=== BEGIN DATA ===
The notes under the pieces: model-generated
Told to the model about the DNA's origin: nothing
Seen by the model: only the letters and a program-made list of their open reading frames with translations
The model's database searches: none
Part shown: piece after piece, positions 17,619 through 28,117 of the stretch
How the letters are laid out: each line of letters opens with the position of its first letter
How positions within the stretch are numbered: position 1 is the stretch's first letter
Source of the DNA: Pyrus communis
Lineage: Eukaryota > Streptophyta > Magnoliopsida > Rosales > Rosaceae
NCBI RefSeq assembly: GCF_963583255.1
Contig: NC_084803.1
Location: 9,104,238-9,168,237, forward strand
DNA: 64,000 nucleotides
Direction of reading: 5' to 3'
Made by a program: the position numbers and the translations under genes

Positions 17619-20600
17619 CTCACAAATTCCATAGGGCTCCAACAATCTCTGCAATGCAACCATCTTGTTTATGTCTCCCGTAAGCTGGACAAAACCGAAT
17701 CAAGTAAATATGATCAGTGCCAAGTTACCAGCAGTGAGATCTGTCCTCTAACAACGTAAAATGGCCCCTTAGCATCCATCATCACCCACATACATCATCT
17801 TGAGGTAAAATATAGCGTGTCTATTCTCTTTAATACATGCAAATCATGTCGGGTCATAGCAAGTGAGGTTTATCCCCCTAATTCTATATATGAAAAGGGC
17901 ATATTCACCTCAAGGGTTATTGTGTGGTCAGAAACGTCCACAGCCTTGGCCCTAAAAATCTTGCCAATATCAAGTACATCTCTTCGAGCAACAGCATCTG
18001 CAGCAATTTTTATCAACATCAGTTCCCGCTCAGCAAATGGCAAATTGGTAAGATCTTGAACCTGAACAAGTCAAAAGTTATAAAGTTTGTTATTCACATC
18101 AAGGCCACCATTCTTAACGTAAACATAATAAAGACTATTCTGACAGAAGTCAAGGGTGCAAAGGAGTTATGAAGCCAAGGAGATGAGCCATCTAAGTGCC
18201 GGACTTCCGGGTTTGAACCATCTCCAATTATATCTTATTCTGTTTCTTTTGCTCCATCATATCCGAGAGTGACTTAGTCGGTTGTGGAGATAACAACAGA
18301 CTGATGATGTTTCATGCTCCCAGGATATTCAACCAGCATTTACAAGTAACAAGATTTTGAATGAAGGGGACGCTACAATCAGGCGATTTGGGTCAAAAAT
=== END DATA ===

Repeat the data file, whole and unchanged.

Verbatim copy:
The notes under the pieces: model-generated
Told to the model about the DNA's origin: nothing
Seen by the model: only the letters and a program-made list of their open reading frames with translations
The model's database searches: none
Part shown: piece after piece, positions 17,619 through 28,117 of the stretch
How the letters are laid out: each line of letters opens with the position of its first letter
How positions within the stretch are numbered: position 1 is the stretch's first letter
Source of the DNA: Pyrus communis
Lineage: Eukaryota > Streptophyta > Magnoliopsida > Rosales > Rosaceae
NCBI RefSeq assembly: GCF_963583255.1
Contig: NC_084803.1
Location: 9,104,238-9,168,237, forward strand
DNA: 64,000 nucleotides
Direction of reading: 5' to 3'
Made by a program: the position numbers and the translations under genes

Positions 17619-20600
17619 CTCACAAATTCCATAGGGCTCCAACAATCTCTGCAATGCAACCATCTTGTTTATGTCTCCCGTAAGCTGGACAAAACCGAAT
17701 CAAGTAAATATGATCAGTGCCAAGTTACCAGCAGTGAGATCTGTCCTCTAACAACGTAAAATGGCCCCTTAGCATCCATCATCACCCACATACATCATCT
17801 TGAGGTAAAATATAGCGTGTCTATTCTCTTTAATACATGCAAATCATGTCGGGTCATAGCAAGTGAGGTTTATCCCCCTAATTCTATATATGAAAAGGGC
17901 ATATTCACCTCAAGGGTTATTGTGTGGTCAGAAACGTCCACAGCCTTGGCCCTAAAAATCTTGCCAATATCAAGTACATCTCTTCGAGCAACAGCATCTG
18001 CAGCAATTTTTATCAACATCAGTTCCCGCTCAGCAAATGGCAAATTGGTAAGATCTTGAACCTGAACAAGTCAAAAGTTATAAAGTTTGTTATTCACATC
18101 AAGGCCACCATTCTTAACGTAAACATAATAAAGACTATTCTGACAGAAGTCAAGGGTGCAAAGGAGTTATGAAGCCAAGGAGATGAGCCATCTAAGTGCC
18201 GGACTTCCGGGTTTGAACCATCTCCAATTATATCTTATTCTGTTTCTTTTGCTCCATCATATCCGAGAGTGACTTAGTCGGTTGTGGAGATAACAACAGA
18301 CTGATGATGTTTCATGCTCCCAGGATATTCAACCAGCATTTACAAGTAACAAGATTTTGAATGAAGGGGACGCTACAATCAGGCGATTTGGGTCAAAAAT